Malta may not be a very large country but its population of some 400,000 is not far off Luxembourg’s 500,000, notes Dermot Butler (pictured), chairman of Custom House Global Fund Services, although for obvious reasons it lacks the extensive pool of cross-border commuters available to the grand duchy in neighbouring areas of Belgium, France and Germany. “Still, the workforce is large compared with fund jurisdictions such as Cayman and Bermuda,” he says.
Butler is confident that the island’s labour pool is capable of sustaining significant expansion in fund services. “There may be a learning curve, and to begin with the legal profession may find itself under pressure, but it doesn’t take long for firms to gear up,” he says. “And since Malta is a member of the EU, there are no legal obstacles to importing trained people from other member states.”
Paul Mifsud, managing director of Sparkasse Bank Malta, says that in general the core skills required by fund administrators, custodians, accountancy firms and law practices are readily available, although specialists in areas such as asset management, which the authorities have targeted for future growth, are thinner on the ground. “We suffer in terms of the most specialised function, for example experienced traders and risk analysts, but we are well provided for entry-level positions,” he says.
Encouraging highly-skilled expatriates to bring their talents to the country is crucial if it is to expand the share of higher added value services within its financial industry, according to George Gregory, a partner and head of tax and corporate services at professional services firm RSM Malta, which has carved out a substantial area of expertise among fund management companies domiciled in the island. “The fund managers established here face a major issue in finding resources,” he says.
However, Gregory believes that the government’s scheme to offer a special tax regime for expatriates in the financial industry, first announced in November 2009 and implemented earlier this year, will help to remedy this deficiency. “For up to five years, expatriates in certain positions at the top end of the industry will be charged a flat 15 per cent tax rate starting from salaries of EUR75,000, and anything above EUR5m will be tax-free. This should help to expand the industry and transfer expertise to local people.”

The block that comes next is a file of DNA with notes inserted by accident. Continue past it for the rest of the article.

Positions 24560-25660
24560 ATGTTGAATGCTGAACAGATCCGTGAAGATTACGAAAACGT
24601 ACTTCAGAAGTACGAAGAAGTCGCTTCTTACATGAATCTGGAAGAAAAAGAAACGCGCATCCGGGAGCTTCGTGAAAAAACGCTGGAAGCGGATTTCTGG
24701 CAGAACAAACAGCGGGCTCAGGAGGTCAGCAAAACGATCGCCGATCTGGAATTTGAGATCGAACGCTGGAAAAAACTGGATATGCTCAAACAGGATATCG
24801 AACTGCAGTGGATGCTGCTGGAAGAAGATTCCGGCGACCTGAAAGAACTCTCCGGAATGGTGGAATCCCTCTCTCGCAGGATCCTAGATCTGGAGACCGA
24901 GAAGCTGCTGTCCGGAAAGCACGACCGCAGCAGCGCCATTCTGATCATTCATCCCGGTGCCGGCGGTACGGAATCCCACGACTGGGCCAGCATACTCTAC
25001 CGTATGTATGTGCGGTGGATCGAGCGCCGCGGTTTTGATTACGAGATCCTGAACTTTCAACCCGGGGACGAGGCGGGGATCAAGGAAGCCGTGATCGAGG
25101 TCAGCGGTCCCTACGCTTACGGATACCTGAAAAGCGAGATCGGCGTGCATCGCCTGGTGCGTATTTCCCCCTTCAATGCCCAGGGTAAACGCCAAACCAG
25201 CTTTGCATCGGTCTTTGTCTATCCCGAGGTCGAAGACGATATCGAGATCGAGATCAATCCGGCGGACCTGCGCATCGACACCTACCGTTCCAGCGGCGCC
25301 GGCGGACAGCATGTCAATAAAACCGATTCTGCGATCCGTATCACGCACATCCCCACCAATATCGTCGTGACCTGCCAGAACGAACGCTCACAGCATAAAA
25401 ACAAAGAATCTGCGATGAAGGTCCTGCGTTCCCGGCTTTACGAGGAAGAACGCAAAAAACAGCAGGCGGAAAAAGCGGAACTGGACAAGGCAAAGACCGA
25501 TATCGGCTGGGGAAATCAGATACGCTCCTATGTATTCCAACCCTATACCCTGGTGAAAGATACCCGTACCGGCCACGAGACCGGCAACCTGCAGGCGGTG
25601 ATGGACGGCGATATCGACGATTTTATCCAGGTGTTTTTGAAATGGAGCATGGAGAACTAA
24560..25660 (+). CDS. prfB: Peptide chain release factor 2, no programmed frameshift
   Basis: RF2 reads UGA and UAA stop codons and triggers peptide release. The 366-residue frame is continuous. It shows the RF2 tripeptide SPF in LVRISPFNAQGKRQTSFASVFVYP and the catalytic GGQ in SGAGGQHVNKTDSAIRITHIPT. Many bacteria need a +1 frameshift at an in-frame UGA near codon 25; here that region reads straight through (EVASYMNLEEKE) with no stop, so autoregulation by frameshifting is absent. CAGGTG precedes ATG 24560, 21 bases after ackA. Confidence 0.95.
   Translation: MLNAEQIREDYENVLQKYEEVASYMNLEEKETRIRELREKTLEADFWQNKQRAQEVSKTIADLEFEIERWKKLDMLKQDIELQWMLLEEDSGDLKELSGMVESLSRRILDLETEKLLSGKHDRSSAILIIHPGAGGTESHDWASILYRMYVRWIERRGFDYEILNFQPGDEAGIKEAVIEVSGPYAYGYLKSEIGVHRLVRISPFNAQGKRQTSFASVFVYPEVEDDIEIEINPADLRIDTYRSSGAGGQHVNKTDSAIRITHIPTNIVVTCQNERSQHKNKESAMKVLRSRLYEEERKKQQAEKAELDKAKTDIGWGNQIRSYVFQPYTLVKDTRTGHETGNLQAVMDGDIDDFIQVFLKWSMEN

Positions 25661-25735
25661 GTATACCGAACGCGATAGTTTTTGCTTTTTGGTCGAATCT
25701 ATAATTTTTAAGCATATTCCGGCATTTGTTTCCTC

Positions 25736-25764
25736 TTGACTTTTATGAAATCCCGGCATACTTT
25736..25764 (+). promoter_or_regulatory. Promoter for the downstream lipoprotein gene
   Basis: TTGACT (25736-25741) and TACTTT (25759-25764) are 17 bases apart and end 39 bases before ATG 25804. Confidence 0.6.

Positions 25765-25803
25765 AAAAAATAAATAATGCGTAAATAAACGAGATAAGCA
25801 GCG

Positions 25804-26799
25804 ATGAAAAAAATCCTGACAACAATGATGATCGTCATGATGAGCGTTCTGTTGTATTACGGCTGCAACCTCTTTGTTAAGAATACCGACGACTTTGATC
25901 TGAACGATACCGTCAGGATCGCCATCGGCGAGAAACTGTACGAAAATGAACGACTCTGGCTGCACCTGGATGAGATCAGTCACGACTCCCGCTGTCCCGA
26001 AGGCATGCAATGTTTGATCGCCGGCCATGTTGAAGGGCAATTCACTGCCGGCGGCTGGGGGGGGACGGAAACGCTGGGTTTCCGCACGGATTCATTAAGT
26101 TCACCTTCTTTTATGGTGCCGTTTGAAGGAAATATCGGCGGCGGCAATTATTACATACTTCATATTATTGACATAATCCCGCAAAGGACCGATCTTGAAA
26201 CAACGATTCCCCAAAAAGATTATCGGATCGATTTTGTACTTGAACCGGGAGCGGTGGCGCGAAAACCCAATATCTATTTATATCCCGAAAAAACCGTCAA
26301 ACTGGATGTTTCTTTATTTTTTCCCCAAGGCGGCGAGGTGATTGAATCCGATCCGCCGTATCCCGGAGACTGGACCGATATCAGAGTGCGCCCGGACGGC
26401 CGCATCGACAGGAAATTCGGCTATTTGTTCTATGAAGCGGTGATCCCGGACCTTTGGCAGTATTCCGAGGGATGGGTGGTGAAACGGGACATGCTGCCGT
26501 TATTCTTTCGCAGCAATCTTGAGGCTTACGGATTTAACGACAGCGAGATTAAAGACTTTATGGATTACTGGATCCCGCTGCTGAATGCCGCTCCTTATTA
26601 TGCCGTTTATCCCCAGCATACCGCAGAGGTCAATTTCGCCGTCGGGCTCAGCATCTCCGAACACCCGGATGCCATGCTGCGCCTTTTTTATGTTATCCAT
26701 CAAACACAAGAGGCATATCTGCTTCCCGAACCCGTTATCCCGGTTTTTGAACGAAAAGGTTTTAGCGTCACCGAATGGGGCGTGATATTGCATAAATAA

The potential appeal of Malta to fund management companies has already increased following the implementation in July of the Ucits IV Directive, which provides a legal framework allowing fund firms established in one EU country to provide management services to funds domiciled in another member state. It should grow further once the AIFM Directive extends this management passport to alternative funds.
Ghio believes the much-debated directive could create a gateway to Europe for alternative funds comparable with what the Ucits regime has done for the cross-border marketing of retail investment vehicles, and that Malta is well positioned to benefit – subject to the eventual shape of the so-called Level 2 detailed implementation measures from the European Securities and Markets Authority (Esma), currently under consultation.
“We are seeing an increase in people looking at Malta as a way into Europe, not necessarily instead of an offshore jurisdiction but in parallel, and perhaps as a member state of reference [where managers will be regulated] under the AIFM Directive,” he says. “We are still waiting to see how passporting will work, what the fine detail of the third-country provisions will look like, and how different countries will implement rules in areas such as private placement and depositary liability. All this remains very much a moving target for now, but the industry is watching the space very closely.”
Last November’s compromise agreement between the European Parliament and EU member states, which had drawn up competing and contradictory drafts of the directive, has relieved some of the uncertainty. Says Ghio: “Since the directive was first proposed, firms that were considering setting up funds within the EU or redomiciling existing ones there have been sitting on the fence because of uncertainty about the treatment of non-EU jurisdictions. They adopted a wait-and-see approach: will it be approved, will it be shelved?